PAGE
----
A non-conformist genius Architects Of Coimbatore

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G.D. Naidu
G.D. Naidu


G.D.Naidu introduced a ‘system’ in the transport industry

Coimbatore: “Genius” is too small a word to describe him. For him there was nothing that is impossible.

He is one who deserves a far better place among the pantheon of inventors than that is accorded to him at present.

He is known as “adhisaya manidhar” ( miracle man).

It is almost a miracle that Gopalsamy Duraisamy Naidu (G.D.Naidu) , who has studied only upto third standard, turned out to be an inventor, agricultural researcher, Siddha system exponent, industrialist, great administrator, educationist, and a philanthropist, all rolled into one.

If there is one classic example of Rudyard Kipling’s “If”, wherein he portrays a man rising like a phoenix from the ashes that is G.D.Naidu.

Born in 1893 at Kalangal, a village near Sulur, he worked in a ginning mill for a few years.

Capitalising that experience, he set up an industry and earned substantially. But the cotton business in Bombay made him virtually a bankrupt.

On return to Coimbatore, he expressed his inclination to work in the unit run by Robert Stanes.

On the advice of Stanes, he bought a bus with funds from his friends and also Stanes himself.

This proved the turning point from which he never looked back.

Historian C.R.Elangovan says that it was Naidu who introduced a “system” in the transport industry in the State.

Punctuality was his forte. And he had introduced even timing machine and ticketing machine.

Apart from running festival specials, all his buses and also the bus stands set up by him used to be spic and span.

From the owner of one bus in 1920, he acquired 22 more by 1924 and in 1933 he owned as many as 280 buses.

Naidu, inspired by various scientific inventions of England and also the US , invented almost 100 gadgets including voting machine, electric razor, calculator, lens, radio clock, coffee machine and a juice -maker.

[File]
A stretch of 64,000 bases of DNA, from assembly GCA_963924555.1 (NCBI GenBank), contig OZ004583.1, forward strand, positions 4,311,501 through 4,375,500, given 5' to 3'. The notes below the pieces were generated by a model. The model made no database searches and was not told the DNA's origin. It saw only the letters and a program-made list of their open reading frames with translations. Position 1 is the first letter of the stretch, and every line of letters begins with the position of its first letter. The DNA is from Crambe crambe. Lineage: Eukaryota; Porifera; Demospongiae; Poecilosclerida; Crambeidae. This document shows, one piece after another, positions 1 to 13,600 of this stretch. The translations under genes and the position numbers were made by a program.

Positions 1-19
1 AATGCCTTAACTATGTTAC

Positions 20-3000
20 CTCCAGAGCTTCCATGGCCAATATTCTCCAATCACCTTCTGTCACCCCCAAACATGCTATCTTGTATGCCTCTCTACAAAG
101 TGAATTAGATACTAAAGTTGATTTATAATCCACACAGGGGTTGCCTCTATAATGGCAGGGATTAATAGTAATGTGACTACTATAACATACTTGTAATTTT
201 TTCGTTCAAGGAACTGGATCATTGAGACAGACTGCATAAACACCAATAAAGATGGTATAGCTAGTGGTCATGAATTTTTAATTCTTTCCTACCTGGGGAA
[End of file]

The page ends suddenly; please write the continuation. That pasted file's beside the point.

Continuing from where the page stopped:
The voting machine he invented in 1936 received the recognition of the US Government. But Naidu did not bother to popularise it or make money out of it.

Naidu, who was devoted to technical education, started a polytechnic in 1945 at Coimbatore and was its first principal.

Same year, he started an engineering college also. Both of them were named after the then Governor of Madras Presidency, Sir. Arthur Hope. Now this college has been taken over by the Government.

Naidu, who was a visionary, had specific objectives in mind and hence even framed the curriculum and also designed the workshops.

One among the “unbelievables” of this “miracle man” was the cheap houses constructed within a span of about eight hours—from laying the foundation till the completion.

The dignitary who laid the stone was present for inaugurating the building also.

Such houses constructed during 1967-68 are in good condition even now.

In 1941, he started a 40-acre farm at Podhanur. Several scientists and technical experts, including Sir C.V.Raman and Visweswarayya, had visited this farm.

Among the crops he researched and succeeded in identifying new varieties include cotton, maize and papaya.

But as all these were produced within certain specific scientific parameters, they could not draw much response either from the Government or the public.

As he was interested in Siddha system of medicine, he had been conducting a number of experiments in that also.

He was the one who donated 5,000 sqft of land for constructing the Indian Chamber of Commerce and Industry, Coimbatore.

He had provided free accommodation for the Coimbatore District Small Scale Industries Association for more than 20 years apart from extending counsel to the entrepreneurs.

Though he had excellent rapport with almost all the “who’s who” of the country, he resented any intrusions and also restrictions.

He had quite a few confrontations with officialdom, especially that of the British.

He passed away in 1974.

(Source: “Coimbatore-Oru Varalaru by C.R.Elangovan” )




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